Newsletter of the St. Louis Triumph Owners Association
www.SLTOA.org August 2002
Thanks to Jason for "filling in" at our meeting. I understand he did a fine job. In fact he reportedly had typed notes--awesome! This guy is "bucking" for a promotion! Despite rain earlier that night, turn-out was reportedly good. Andy Stark even "trailered in" his race car as a special treat. Thanks to the members, especially Joe, for stepping up to the plate to help with the British Car Show food arrangements.
As you probably know, I was at the VTR Nationals in Red Wing at the time of our last meeting. Our club was represented by Ken and Sue, Dave and Linda, Roy and Joan, Creig and Kay, and John (hope I got everybody). I rode with John on the "Poker Run." The drive was long, through rural areas and small towns with a stop at a Laura Engels Wilder log cabin. Almost 600 miles north of here, yet the heat was brutal. Our feet were thoroughly toasted in the Spit footwells. As many of you know, John is a skillful driver (and a tad wild!) and proved it with good performance in some events. The Nationals were held at a native American casino. Not the most astute observer, my first clue was the "reserved parking for tribal council" signs out front. The casino is about ten miles from Red Wing, a sleepy little town that is old and well-preserved. Between 200 and 300 Triumphs were there, I think. I got to see some fine examples, including some well fitted TR6 hardtops. A real highlight was a 1948 1800 roadster with rumble seat. The pictures I've seen really don't do this model justice. It is actually quite beautiful. I have pictures, as usual, but due to a little "computer illiteracy" problem, I don't know how to put scanned photos on our web site. I am open to instruction, however.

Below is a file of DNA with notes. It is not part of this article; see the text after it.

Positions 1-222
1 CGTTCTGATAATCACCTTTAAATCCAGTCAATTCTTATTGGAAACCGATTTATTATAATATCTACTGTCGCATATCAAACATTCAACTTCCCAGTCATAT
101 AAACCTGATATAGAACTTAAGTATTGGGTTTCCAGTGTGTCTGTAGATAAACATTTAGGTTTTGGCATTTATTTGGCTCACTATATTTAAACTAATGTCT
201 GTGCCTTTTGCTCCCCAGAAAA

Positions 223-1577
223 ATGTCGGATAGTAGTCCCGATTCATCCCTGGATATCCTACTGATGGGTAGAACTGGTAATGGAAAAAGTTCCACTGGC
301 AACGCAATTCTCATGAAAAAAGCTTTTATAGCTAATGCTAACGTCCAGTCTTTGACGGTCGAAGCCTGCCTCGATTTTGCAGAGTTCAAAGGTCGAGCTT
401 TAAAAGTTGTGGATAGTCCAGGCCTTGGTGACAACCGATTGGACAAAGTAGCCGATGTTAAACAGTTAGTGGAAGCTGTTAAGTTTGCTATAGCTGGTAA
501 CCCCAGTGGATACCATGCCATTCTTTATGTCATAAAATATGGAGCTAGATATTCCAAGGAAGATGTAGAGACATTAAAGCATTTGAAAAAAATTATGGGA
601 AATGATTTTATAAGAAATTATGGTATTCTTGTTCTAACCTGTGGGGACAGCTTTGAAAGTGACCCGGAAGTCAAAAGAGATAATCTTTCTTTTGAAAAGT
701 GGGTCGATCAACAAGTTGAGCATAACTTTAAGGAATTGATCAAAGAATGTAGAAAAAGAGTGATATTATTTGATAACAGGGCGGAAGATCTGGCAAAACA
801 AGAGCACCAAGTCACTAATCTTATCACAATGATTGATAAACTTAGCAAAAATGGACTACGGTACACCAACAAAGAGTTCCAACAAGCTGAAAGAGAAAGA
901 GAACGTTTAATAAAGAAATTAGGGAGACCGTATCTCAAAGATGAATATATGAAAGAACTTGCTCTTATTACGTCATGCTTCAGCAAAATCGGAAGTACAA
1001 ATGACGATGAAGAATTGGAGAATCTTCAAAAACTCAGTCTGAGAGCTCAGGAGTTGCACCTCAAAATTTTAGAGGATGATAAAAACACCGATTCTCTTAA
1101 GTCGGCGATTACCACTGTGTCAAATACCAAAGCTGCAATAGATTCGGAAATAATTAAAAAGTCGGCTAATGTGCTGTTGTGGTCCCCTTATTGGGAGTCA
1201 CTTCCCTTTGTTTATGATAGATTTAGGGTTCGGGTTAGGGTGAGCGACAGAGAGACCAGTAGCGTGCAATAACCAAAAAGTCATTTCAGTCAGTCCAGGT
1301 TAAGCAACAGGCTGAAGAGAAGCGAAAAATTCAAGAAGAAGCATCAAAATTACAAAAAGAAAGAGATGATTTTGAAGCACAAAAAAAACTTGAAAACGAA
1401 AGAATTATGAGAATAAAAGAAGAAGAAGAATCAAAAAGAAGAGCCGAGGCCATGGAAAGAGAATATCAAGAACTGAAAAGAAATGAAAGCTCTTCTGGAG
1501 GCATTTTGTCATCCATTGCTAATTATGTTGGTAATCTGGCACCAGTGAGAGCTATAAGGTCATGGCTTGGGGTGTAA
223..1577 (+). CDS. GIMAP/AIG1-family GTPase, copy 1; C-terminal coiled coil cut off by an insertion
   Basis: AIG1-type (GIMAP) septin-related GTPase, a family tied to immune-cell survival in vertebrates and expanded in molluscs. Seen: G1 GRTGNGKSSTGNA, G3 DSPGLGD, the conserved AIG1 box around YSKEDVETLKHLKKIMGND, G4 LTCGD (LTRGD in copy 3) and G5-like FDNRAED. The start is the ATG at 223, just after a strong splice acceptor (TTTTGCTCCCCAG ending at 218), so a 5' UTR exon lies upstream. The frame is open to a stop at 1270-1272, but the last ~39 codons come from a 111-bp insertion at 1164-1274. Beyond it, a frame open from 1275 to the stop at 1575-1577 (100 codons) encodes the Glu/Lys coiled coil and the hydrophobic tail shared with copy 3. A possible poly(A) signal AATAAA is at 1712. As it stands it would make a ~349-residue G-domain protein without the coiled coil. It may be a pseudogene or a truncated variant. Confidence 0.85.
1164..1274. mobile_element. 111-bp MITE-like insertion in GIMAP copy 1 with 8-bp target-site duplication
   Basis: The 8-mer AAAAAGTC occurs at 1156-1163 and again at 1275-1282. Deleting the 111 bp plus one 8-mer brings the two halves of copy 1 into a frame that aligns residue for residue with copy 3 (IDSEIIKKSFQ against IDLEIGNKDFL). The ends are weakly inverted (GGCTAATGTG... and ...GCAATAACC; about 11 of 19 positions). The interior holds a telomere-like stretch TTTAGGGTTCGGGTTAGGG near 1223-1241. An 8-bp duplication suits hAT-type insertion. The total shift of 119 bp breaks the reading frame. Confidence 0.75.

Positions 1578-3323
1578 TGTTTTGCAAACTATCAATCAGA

Let me put in a plug for the Kansas City All British Car Show on August 31. Last year I was the only member of our club there, as far as I know. It was a fine show, though, and I recommend it. Many of the Triumphs were "over-restored" and enhanced by leather seats, zebrano wood dashes, and triple Zenith carb set-ups, making it interesting. This year's show is one day, a Saturday, complicating attendance for those of us who must work a full day on Friday. It will be held at Park Place Hotel off Interstate 435. This is much closer to civilization than the previous location at the airport, which is in the center of farmer's fields. Activities will include a road rally and a "Lucas Revenge" parts toss. More information, including lodging arrangements can be found at http://kcallbritish.tripod.com/ on the web. If you go, check out historic Weston, MO, just north of Kansas City. Weston has a subterranean Irish pub located in an old beer laagering cellar. The pub's owner claims McGuirk's is the second best Irish pub in Missouri.